The Codcast: How you beat Baker
Jay Gonzalez and Bob Massie grabbed some badly needed media attention this week when the two candidates for the Democratic nomination for governor issued a joint press statement attacking Gov. Charlie Baker for refusing to take a stand on the millionaire’s tax.
Gonzalez, a former health care executive and top budget official under former governor Deval Patrick, and Massie, a political activist and former UMass Boston policy program director, have been laboring along in relative obscurity. Both are liberal Democrats who agree on most everything; they find themselves ignored by a press corps busy covering other news and a public transfixed by President Trump.
So they banded together against Baker (the third Democratic candidate, Newton Mayor Setti Warren, declined to join them), and articulated a plan of attack that boils down to this: Baker is a nip-and-tuck guy at a time when the state needs someone with a broader vision.
Their vision includes support for the millionaire’s tax, which would impose a 4 percent surcharge on incomes greater than $1 million. Its backers say the constitutional amendment, which is scheduled to go before voters in November 2018, would bring in $2 billion for education and transportation.
Gonzalez said only 19,000 families would be affected by the millionaire’s tax, and he argues they would pay a little bit more so the state as a whole would have enough revenue to make badly needed investments in its future. Massie calls the millionaire’s tax a “logical, reasonable first step” to deal with the state’s revenue crunch, suggesting more tax increases may be needed later on, particularly if Trump scales back federal support for states.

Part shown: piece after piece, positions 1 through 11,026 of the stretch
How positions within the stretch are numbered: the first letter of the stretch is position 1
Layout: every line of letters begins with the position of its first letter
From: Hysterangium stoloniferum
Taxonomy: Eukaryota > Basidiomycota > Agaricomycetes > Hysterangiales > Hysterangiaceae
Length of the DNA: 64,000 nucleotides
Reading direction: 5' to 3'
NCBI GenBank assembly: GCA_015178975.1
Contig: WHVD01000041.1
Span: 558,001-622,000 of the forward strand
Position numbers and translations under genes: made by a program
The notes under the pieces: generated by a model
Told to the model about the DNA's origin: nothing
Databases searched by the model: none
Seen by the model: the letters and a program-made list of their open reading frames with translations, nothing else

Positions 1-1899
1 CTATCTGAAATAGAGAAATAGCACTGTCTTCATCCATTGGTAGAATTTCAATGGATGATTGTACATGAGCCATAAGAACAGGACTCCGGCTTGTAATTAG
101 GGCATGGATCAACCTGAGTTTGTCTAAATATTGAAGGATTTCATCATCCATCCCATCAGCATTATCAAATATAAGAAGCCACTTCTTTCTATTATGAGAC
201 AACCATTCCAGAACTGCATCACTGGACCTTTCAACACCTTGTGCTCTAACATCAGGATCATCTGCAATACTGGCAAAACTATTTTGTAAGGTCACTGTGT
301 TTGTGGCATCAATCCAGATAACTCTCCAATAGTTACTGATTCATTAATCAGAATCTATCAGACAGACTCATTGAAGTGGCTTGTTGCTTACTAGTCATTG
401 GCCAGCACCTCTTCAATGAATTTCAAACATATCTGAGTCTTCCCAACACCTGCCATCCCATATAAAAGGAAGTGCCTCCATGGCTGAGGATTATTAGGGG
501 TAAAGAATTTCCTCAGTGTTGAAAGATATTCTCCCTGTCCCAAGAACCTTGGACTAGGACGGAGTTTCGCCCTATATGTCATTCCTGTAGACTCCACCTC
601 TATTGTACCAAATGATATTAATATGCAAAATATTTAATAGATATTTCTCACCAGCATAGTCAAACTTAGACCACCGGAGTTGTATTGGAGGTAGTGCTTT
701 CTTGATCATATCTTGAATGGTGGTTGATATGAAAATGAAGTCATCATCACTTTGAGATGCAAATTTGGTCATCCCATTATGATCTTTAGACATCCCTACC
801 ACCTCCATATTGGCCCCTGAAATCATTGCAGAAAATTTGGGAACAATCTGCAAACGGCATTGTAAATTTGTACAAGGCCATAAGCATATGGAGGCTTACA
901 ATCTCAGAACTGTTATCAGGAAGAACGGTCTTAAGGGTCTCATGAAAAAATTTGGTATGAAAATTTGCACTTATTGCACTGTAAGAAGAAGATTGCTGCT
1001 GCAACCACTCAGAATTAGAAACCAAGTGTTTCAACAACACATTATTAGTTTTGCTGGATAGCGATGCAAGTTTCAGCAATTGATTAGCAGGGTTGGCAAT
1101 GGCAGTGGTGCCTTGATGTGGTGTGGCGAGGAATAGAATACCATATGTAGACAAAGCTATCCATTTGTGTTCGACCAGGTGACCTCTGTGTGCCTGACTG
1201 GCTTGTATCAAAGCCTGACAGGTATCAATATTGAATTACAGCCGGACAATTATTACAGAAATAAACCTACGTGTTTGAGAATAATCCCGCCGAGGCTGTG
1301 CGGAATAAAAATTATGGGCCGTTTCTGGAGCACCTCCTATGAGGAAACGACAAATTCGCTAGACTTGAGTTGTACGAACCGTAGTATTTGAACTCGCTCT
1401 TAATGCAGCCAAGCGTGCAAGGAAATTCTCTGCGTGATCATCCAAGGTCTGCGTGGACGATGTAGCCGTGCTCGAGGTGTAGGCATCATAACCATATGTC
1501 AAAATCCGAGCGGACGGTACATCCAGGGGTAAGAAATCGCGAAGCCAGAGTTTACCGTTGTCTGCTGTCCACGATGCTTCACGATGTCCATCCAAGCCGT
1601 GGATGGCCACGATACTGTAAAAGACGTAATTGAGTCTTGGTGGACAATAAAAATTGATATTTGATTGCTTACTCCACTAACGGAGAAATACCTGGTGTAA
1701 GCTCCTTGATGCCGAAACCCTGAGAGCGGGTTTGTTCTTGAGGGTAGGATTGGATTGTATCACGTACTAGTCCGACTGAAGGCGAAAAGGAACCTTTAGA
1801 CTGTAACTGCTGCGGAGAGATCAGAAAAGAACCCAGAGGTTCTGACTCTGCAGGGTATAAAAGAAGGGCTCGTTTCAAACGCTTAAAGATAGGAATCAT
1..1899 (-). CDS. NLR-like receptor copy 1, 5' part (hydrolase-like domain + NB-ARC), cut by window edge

Massie said Baker’s popularity stems in part from his constant hedging. “It’s really easy to be popular when you don’t do anything, when you don’t take a stand,” he said. “He has this high approval rating. Why isn’t he using it as governor?”
An Eagle-Tribune editorial denounces the legislative rewrite of the state’s marijuana law, saying the bills reads “as if it was written by opponents of voter-approved law.” Lawmakers have pretty much made hash out of their effort to revamp the law, reports the Globe’s Josh Miller.
James Aloisi says the Rose Kennedy Greenway continues to be treated like a secondhand coat rather than the jewel new parkland in the center of the state’s thriving capital city. (CommonWealth) An agreement seems close that would have business abutters to the Greenway kick in some money for its upkeep. (Boston Globe)
Prosecutors and a legislator want DAs to be able to appeal when they think bail has been set too low. The call comes in the wake of a recent case in which Newton District Court Judge Mary Beth Heffernan granted a rape suspect who had previously been deported bail of just $2,500, which he promptly posted and then disappeared. (Boston Globe)
A new report says Boston continues to lag in bringing Latinos into leadership roles in city government. (Boston Herald)
Vice President Mike Pence has hired a private lawyer as reports surface that special counsel Robert Mueller has widened his focus of his investigation to include possible obstruction of justice by President Trump. (Washington Post)
Democrats defeated Republicans 11-2 in an annual century-old charity game that went on despite an attack by a deranged gunman who wounded five people, including GOP US Rep. Steve Scalise, during a practice the day before. (New York Times) There were some signs of a softening of the partisan rancor in the wake of the shooting, though whether it will last is unclear. (Boston Globe) Not joining in that effort at comity was Rep. Steve King, the outspoken Iowa Republican, who blamed “the left” for violence becoming part of the political landscape. (Boston Globe)
Trump in Miami Friday is expected to announce a reversal of some key elements of former President Barack Obama’s easing of sanctions against Cuba that will make trade and tourism more difficult for both nations. (New York Times)